Down with the yoot – but watch out for the Teds

NRF 349F

Harper brothers Leyland double decker NDF349F waits at the bottom of The Parade, Brownhills, on it’s way to Birmingham on what would now be the 56 route. The Fullelove shelter is in the background, and immediately behind that, the Hussey Arms. I’d say this is early 1970s. Image kindly supplied by Tony Martin.

The irrepressible Mike Stackhouse contacted me a week or so with an interesting comment that may well stir memories of the postwar kids in our midst. Mike was inspired himself by the recent interest in those lost green gems, Harpers Busses.

I’ll let mMike tell you in his own words…

Hi Bob,

I have been sitting here this evening, going over your blogs and looking at my libary of Bus pictures and I came across a picture of the Harper buses which you are assisting in helping to savce and restore. This in turn reminded me of the day that The Brownhills Teddy boys stopped the Harpers bus on The Parade to get to the Norton Canes Teddy boys, and the ensuring battle that commenced, I would think that there are not many of those lads still around.

This in turn turned my thoughts to discos, or not. Well as a young lads and lasses, the only place we had to go was the Memo or St James Youth club. But following a conversation one day, at the Transport cafe which stood where Barons court Stands now, the Lady who ran the cafe started to close up early on a Friday. She charged us something between 6d to a shilling and for 3 hours we had a place to go which was not organised by an organisation (like the church etc.) and because it was something that as such we really enjoyed ourselves. Three hours of records playing music we wanted, played on an old Dansette record player (supplied by the Lady). Dancing on the cafe floor, no Alcohol, just soft drinks, girls and music.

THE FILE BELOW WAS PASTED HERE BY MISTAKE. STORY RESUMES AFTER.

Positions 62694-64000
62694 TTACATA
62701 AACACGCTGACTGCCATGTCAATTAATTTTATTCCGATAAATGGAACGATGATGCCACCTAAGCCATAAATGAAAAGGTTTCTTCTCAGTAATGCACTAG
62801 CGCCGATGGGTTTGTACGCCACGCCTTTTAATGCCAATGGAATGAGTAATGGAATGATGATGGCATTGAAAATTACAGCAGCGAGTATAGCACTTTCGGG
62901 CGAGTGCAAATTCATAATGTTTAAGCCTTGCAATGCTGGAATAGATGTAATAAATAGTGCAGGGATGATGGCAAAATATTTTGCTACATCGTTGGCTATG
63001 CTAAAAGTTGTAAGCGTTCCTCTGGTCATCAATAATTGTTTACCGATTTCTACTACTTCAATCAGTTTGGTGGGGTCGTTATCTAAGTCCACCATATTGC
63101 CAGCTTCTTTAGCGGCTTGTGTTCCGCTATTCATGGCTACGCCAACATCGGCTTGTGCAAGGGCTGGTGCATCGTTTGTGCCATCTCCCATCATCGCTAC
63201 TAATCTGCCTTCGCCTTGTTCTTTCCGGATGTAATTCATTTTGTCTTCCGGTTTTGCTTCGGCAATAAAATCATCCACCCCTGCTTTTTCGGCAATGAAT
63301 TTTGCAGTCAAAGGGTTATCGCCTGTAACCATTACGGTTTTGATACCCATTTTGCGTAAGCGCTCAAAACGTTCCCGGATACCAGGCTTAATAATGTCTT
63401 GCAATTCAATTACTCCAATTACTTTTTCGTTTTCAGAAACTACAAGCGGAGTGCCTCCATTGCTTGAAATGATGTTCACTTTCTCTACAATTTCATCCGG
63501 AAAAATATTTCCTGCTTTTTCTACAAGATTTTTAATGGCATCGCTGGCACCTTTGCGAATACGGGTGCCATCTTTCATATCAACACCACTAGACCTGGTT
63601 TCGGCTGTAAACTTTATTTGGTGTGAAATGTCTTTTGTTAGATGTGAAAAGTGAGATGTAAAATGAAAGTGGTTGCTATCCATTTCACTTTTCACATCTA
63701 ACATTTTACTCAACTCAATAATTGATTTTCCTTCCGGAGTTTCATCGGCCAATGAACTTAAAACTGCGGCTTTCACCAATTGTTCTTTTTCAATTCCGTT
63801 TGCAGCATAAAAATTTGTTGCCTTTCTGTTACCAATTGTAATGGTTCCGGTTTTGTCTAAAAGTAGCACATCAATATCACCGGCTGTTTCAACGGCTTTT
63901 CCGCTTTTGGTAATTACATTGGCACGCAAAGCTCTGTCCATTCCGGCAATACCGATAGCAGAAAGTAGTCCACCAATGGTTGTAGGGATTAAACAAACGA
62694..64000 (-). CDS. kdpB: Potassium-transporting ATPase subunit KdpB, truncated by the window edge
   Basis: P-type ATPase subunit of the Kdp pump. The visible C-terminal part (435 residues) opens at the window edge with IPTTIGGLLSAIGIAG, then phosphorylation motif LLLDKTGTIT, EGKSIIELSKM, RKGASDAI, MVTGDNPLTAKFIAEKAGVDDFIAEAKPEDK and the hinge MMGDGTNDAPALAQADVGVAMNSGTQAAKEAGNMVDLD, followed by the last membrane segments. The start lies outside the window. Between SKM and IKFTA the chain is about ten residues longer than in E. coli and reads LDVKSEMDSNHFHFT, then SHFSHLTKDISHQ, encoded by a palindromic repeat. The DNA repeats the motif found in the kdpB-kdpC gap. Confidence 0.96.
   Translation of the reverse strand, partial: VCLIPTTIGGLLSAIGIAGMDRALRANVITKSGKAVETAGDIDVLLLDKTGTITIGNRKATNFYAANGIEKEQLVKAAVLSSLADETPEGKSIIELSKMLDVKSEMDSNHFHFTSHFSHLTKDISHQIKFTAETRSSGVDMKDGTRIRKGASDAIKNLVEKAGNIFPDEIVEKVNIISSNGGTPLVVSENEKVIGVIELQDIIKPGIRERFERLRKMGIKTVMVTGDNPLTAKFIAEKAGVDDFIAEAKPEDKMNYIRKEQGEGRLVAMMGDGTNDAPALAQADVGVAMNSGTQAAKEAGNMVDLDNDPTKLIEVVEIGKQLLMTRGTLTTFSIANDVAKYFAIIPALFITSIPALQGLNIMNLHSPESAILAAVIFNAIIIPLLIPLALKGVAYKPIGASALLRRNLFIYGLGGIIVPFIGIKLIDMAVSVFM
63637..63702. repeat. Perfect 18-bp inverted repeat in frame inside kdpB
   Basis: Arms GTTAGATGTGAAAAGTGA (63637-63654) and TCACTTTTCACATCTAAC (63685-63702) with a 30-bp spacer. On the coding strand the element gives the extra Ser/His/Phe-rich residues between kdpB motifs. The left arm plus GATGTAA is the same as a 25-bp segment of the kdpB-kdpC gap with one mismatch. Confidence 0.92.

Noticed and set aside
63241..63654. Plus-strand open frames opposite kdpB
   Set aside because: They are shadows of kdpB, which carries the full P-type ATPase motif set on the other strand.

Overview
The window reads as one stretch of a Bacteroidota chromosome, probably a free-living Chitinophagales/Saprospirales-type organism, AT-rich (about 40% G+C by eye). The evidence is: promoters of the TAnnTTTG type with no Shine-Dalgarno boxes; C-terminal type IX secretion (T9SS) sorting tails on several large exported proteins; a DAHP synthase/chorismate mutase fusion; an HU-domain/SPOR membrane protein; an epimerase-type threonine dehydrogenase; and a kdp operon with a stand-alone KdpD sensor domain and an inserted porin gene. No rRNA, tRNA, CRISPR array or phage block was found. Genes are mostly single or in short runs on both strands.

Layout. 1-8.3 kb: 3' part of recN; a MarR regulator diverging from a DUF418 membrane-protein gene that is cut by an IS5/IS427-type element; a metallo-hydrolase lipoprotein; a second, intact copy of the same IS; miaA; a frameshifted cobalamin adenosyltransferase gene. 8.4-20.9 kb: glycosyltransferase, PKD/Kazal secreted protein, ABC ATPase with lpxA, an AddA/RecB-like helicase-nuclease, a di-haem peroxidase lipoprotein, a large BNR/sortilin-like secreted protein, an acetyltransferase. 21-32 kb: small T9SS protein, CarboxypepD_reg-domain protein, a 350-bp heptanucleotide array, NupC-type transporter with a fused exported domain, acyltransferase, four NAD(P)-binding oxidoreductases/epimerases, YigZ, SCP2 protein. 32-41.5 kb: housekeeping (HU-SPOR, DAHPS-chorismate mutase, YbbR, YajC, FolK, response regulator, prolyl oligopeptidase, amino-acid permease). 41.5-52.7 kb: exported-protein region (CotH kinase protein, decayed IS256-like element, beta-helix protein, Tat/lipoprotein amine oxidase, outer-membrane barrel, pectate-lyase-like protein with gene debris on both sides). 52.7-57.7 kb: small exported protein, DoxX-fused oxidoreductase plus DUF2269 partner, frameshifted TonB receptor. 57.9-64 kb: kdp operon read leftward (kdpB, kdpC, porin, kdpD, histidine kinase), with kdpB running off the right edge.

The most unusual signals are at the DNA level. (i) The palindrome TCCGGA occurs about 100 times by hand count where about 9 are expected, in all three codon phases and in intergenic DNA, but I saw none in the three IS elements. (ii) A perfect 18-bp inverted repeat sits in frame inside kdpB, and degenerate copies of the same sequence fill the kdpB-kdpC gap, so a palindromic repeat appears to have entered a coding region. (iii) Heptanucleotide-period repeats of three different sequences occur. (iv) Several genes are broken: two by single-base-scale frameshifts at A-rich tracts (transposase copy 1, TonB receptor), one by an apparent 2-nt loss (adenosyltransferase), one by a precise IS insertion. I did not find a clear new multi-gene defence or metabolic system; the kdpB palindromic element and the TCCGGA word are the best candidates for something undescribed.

Oh for a real disco. Winklepicker shoes, or crepes, drain pipe trousers, velvet colars on the coat, purple socks, purple and white stripe shirt, and shoe lace tie.

I long for my youth again, but of course it would not be the same, would it?

Cheers
Mike

Thanks to Mike for yet another splendid contribution, one of several of late.

So folks – what do you know? Do you remember these days of Teddy Boy rivalry and dancing in the cafe?

You know the drill: comment here, or mail to BrownhillsBob at Googlemail dot com. Thanks, as ever.

img3

I’m wondering if Mike knows any of these groovy kids at a Memorial Hall Youth Club do in the 1950s. Image from ‘Around Pelsall and Brownhills’ by David F. Vodden.

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9 Responses to Down with the yoot – but watch out for the Teds

  1. Fawlty says:

    Was the cafe called the Watersplash? I remember that was the name of the gambling club that used to be there, but the cafe was before my time. The Watersplash club seemed to be closed more than it was open, due to frequent police raids in the late 60s and early 70s.

  2. oakparkrunner says:

    The café was The Primrose Café